As a result, I’m now the only active founder and have taken full control of the project until (if) Risujin decides to come back and contribute again. So naturally, there will be a lot of changes to the way things are done and the code base. This, I think, is kind of normal for a new manager to do — make the work more his own. However, what we are now lacking is a programmer of Risujin’s talent and dedication. I’m very much welcoming new programmers to come out and prove themselves.
I should explain my (probable) plans thus far:
So that’s the plan so far. I’m pretty much going to dump 0.1 out into the world and get an announcement published to a bunch of Linux news sites with a call for developers. From there, we’ll agree on which route we want to take the game, but I strongly feel that using Python for the logic (as many for-sale games do) will make work considerably easier. Clutter also sounds like a godsend, and should not only make UI creation very simple, but also provides text support (I believe).
Apologies for the lack of images in this post. I wish myself and my few remaining developers luck for the upcoming year — it’ll really make or break this project.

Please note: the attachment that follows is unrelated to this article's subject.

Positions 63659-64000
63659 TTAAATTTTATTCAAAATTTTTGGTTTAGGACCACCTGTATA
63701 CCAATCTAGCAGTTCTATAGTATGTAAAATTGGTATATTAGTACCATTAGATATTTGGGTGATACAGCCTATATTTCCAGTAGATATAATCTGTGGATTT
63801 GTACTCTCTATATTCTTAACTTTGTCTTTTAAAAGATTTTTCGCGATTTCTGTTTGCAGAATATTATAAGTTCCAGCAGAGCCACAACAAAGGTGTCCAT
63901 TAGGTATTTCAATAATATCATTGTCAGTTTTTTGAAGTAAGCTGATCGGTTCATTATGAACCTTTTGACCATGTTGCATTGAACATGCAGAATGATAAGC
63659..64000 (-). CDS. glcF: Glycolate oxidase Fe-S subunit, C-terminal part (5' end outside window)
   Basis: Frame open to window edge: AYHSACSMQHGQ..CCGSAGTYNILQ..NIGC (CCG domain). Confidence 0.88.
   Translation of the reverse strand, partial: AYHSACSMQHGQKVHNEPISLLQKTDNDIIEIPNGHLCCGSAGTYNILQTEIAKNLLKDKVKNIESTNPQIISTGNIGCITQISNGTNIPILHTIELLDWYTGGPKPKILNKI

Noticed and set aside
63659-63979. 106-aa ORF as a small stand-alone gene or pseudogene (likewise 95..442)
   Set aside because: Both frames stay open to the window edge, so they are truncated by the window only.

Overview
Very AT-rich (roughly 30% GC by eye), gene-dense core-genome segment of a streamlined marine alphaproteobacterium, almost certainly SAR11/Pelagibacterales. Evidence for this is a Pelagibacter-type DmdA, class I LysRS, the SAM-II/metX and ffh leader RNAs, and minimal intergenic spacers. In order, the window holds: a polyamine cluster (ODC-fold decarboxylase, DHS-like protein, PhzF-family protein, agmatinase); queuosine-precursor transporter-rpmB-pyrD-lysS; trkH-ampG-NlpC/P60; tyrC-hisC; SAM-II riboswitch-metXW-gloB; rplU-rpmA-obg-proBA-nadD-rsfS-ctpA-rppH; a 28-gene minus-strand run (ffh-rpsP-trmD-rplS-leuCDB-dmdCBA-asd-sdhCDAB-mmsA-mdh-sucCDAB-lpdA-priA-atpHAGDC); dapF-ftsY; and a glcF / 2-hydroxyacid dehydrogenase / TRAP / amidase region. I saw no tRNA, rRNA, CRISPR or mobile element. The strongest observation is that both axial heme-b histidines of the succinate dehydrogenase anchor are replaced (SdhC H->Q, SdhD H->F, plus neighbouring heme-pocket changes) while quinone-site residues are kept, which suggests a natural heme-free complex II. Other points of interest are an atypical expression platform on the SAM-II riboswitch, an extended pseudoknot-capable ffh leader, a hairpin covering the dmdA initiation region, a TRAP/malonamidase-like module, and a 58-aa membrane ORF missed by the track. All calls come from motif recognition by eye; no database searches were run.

– Andrei “Garoth” Thorp
OMG Risujin wrote net code! As in, the program can now host servers and connect to servers. As in, you can, like, play with other people!
This is amazing stuff. Obviously there isn’t too much that you can do at the moment, and there will probably be some issues, but wow! This is like gnarly man!
Yeah. Best game ever, I’m telling you. Anyway, screenshots, screenshots.
So I’ve managed to run a local server and connect to myself a few times. I couldn’t wait to do a test with other people, but that’ll happen later today.
As a note, even with all the trees still on all the tiles, my computer managed to handle 3 side-by-side Plutocracy sessions without lagging at all. However, the fourth one did cause some problems. So it managed to handle around 270,000 faces without any problems, which is way more than there will be in an actual game. I don’t expect that we’ll ever have to render more than 100,000 faces at any given point. In fact, I expect that it’ll be considerably lower than that most of the time. So that’s good news.
So anyway, I connected to myself, and renamed one of my clients — oh, by the way, Risujin wrote chat and naming just yesterday.
So then the next thing I did was gather the various clients’ ships.
I had 4 clients’ worth of ships in one area. You can see all the various nations’ colours side by side. As a note, we might want to tweak the colours — looks like pirate and sapphire are too similar in the moonlight. Maybe yellow?
Here is another pretty image of all the ships together.